MOON PLANTING: A TRADITION WORTH TRACKING
Lunar calendars existed to measure time long before our traditional methods today. Moon planting was a system for farmers and gardeners to follow based on the phases of the moon in order to get the most from their plants. While moon planting is not as popular today, it is still practiced by some gardeners and many believe it yields wonderful results.
What is Moon Planting?
There are a few different methods of moon planting, however, the general guide follows the waxing/waning phases of the moon. A waxing moon is when the light is increasing, building to a full moon. A waning moon is when the light is decreasing; the period following the full moon.
While moon planting may have its roots in superstition, it is actually also supported by science. As the moon moves through its different phases, research has shown that the gravitational pull on earth affects the water content of soil. When it is a full moon or a new moon, there is a greater level of water in the soil which helps seeds to sprout.
There are four phases within the moon cycle. Following this general guide, this is how to use the four phases to yield the best results from your garden.
Phase One (New Moon)
At the time of the new moon water content in soil is high as the gravitational pull draws water up to the surface. This is the best time to plant gorgeous leafy vegetables that grow above ground but with their seeds outside, such as lettuce, spinach, kale and cabbage. It’s also a great time to plant flowering annuals.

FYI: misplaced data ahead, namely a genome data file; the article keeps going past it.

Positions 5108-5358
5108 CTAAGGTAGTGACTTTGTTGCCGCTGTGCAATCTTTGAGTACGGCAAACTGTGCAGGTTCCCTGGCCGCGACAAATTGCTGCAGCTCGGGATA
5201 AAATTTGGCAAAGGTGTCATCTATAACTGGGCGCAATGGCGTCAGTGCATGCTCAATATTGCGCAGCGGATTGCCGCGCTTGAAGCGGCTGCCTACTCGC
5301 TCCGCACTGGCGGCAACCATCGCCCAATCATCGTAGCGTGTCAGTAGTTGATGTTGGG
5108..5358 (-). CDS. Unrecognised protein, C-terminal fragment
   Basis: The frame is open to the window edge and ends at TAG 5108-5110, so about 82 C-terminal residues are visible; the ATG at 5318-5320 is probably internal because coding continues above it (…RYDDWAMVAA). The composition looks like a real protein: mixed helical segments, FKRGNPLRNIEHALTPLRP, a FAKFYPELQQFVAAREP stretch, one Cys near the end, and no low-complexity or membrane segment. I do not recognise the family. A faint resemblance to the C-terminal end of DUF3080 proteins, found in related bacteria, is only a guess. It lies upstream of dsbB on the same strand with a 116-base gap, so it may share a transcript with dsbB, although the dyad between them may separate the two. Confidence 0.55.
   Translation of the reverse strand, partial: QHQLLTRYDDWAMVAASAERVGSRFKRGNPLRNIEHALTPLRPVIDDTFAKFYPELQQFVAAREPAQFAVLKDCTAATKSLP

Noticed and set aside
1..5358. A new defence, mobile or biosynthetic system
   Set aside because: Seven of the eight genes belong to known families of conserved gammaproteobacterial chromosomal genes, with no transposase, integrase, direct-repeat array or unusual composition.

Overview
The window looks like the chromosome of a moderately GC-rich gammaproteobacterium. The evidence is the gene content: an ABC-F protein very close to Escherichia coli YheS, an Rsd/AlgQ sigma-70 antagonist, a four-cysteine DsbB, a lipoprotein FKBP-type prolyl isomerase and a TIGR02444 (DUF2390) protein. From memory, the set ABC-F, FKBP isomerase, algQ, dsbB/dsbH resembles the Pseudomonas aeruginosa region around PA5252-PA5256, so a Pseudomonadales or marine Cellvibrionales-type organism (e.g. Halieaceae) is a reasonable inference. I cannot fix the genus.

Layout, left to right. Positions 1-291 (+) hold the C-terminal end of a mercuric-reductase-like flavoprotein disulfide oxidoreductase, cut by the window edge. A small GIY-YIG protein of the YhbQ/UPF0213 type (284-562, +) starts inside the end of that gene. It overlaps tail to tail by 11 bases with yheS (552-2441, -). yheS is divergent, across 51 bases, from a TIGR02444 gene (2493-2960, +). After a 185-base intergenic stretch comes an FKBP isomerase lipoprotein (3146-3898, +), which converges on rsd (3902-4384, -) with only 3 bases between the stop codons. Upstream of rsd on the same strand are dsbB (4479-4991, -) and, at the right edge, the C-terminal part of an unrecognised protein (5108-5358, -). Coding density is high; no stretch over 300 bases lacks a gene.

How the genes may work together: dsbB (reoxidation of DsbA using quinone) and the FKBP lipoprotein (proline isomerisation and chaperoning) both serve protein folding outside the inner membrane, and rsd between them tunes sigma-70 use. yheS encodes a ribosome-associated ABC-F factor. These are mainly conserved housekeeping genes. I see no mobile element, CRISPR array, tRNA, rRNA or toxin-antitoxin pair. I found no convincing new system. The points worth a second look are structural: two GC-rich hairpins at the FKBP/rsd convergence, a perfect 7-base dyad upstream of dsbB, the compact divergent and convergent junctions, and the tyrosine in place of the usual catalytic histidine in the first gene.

Phase two differs slightly to phase one as the gravitational pull is decreasing but the moonlight is increasing. It’s the best time to plant above ground annuals that grow with their seeds inside, such as melons, tomatoes, pumpkin and beans.
Phase Three (Full Moon)
Following the full moon, as the light wanes, the energy draws down and the emphasis is on root growth. This is the perfect time to plant root vegetables (such as sweet potato, carrots and onions) and plants that will benefit from root activity such as bulbs and perennials.
In the last phase, decreasing moonlight and a low gravitational pull marks this period as a time to put planting on hold and focus on improving your garden environment. Nourish your garden’s soil, get to work weeding and mulching, and prepare your garden for a new moon. This is also a time of harvesting and pruning.
Do you follow the lunar calendar? Have you had any experience moon planting? We’d love to know your thoughts. Comment below.